TAP interviewed some displaced people at a settlement of displaced people from Borno State located just outside Abuja. Here, we met Ibrahim, a young businessman and father from Gwoza. Boko Haram burned down his two homes. They also burned down his two cars, one of which had his life savings. With no money, he was forced to run away from his hometown for shelter.
Ibrahim’s story was translated for TAP by an English-speaking member of the community.
Translation: They were living happily. Then Boko Haram came and killed many people. They shot his brother as they were running away, and he wasn’t able to stay and help him. He had to run for his life. He had one trouser, one shirt, one slippers. He stayed here. He met others that they suffered together.
Dr. Oluwasina Olabanji is the Director of the Borno State-based federal body Lake Chad Research Institute (LCRI), which is in charge of managing agriculture in Nigeria’s conflict-affected northeastern zone. He has lived in Borno State since 1988 when he started working at the LCRI and has been working with farmers in the region ever since. He speaks to TAP about how violence in the northeast has affected food prices in Nigeria, how farmers in conflict-affected states have fared over the last 6 years, opportunities for agricultural development in the northeast, and what he believes the federal and the region’s state governments must do to get the region’s farmers resettled and the region’s agriculture-based economy working again.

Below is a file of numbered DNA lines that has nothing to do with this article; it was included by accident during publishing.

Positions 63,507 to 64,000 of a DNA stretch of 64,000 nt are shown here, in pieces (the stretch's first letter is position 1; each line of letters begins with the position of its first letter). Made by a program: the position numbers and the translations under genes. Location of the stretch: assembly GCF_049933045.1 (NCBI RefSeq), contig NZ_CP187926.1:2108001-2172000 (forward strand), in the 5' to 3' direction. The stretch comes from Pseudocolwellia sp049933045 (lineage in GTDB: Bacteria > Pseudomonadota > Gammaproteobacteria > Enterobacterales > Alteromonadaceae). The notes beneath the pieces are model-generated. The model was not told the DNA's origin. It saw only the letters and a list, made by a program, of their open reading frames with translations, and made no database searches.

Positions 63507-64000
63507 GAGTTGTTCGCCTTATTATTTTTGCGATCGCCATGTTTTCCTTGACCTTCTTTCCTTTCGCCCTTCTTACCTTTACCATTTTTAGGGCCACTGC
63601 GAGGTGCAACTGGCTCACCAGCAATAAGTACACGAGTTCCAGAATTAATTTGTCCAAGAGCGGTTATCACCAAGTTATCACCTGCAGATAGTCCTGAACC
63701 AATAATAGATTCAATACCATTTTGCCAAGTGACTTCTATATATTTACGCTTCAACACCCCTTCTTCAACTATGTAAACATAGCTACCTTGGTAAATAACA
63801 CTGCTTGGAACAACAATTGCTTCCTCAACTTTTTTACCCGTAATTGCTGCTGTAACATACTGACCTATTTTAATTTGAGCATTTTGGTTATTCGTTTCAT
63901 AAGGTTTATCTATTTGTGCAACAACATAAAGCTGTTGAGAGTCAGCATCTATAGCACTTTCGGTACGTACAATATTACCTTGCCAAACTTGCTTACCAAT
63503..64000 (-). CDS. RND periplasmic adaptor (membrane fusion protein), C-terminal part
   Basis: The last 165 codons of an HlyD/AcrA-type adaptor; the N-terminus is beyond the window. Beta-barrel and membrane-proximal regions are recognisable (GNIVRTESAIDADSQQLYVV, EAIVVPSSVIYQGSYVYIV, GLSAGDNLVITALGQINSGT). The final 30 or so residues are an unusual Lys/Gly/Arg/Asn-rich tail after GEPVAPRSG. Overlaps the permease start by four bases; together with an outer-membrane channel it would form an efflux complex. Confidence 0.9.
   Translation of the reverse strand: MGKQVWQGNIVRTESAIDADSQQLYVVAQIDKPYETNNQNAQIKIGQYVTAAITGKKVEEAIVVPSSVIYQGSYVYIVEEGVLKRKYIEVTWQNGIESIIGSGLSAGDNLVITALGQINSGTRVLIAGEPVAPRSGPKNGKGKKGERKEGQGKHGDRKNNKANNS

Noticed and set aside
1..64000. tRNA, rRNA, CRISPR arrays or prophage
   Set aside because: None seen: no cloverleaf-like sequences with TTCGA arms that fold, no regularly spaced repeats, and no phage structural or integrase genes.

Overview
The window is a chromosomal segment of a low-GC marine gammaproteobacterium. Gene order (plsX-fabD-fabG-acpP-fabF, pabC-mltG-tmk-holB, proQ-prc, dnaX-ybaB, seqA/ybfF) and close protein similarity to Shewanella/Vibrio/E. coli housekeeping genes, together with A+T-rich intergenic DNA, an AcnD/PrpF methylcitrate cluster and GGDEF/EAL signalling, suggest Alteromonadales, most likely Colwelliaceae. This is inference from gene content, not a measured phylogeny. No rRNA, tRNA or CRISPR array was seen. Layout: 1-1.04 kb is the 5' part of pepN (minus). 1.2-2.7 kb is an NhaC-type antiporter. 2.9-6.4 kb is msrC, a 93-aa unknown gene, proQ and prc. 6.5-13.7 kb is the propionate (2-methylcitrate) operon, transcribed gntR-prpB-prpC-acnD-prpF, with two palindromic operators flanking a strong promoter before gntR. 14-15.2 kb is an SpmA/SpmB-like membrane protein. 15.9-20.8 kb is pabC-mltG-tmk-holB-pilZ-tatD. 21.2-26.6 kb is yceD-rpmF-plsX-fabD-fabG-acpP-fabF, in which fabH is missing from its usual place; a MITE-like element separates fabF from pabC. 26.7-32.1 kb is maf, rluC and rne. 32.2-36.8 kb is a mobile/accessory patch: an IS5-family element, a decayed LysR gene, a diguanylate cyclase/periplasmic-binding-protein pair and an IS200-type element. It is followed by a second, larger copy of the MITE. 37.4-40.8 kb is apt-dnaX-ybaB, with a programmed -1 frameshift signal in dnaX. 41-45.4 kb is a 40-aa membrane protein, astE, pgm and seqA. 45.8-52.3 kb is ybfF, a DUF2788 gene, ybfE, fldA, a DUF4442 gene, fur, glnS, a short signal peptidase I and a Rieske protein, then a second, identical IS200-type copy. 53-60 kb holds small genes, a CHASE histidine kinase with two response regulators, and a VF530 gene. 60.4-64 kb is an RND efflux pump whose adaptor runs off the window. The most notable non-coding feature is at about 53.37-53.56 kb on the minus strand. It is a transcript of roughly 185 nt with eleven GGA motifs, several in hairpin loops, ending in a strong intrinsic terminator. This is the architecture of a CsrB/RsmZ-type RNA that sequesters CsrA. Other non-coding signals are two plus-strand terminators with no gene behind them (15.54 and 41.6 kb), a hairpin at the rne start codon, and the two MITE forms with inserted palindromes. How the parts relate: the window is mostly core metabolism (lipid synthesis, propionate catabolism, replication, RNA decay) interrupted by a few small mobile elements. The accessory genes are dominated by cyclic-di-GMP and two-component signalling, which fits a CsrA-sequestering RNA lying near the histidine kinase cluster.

TAP interviewed Mary from Adamawa State in a recent visit to a displacement camp in Nasarawa State. Mary recounts fleeing her town in Gwoza Local Government, Borno State, when Boko Haram destroyed her home in August 2014. She has been running ever since, first trekking about seven hours from her hometown in Gwoza across the border to Cameroon, then another approximately 23-hour walk from Mokolo in northern Cameroon to Mubi, Adamawa State. She ended up in a settlement for displaced people in Nasarawa State.